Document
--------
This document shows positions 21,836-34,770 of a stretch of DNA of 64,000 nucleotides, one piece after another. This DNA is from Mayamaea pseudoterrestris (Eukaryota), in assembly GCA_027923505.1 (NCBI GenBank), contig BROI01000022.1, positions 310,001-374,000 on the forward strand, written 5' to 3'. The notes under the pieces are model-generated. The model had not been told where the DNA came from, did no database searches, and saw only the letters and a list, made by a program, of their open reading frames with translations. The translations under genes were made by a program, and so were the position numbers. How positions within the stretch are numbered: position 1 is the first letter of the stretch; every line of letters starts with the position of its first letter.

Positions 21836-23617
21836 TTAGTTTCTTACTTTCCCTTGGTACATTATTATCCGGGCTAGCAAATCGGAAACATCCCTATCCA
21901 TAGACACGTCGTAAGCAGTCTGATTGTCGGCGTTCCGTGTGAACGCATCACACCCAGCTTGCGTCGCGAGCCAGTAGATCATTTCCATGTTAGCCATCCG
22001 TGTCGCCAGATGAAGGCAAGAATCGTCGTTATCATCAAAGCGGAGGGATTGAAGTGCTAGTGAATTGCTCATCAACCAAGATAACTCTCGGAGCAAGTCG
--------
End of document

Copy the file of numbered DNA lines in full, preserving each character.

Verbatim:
This document shows positions 21,836-34,770 of a stretch of DNA of 64,000 nucleotides, one piece after another. This DNA is from Mayamaea pseudoterrestris (Eukaryota), in assembly GCA_027923505.1 (NCBI GenBank), contig BROI01000022.1, positions 310,001-374,000 on the forward strand, written 5' to 3'. The notes under the pieces are model-generated. The model had not been told where the DNA came from, did no database searches, and saw only the letters and a list, made by a program, of their open reading frames with translations. The translations under genes were made by a program, and so were the position numbers. How positions within the stretch are numbered: position 1 is the first letter of the stretch; every line of letters starts with the position of its first letter.

Positions 21836-23617
21836 TTAGTTTCTTACTTTCCCTTGGTACATTATTATCCGGGCTAGCAAATCGGAAACATCCCTATCCA
21901 TAGACACGTCGTAAGCAGTCTGATTGTCGGCGTTCCGTGTGAACGCATCACACCCAGCTTGCGTCGCGAGCCAGTAGATCATTTCCATGTTAGCCATCCG
22001 TGTCGCCAGATGAAGGCAAGAATCGTCGTTATCATCAAAGCGGAGGGATTGAAGTGCTAGTGAATTGCTCATCAACCAAGATAACTCTCGGAGCAAGTCG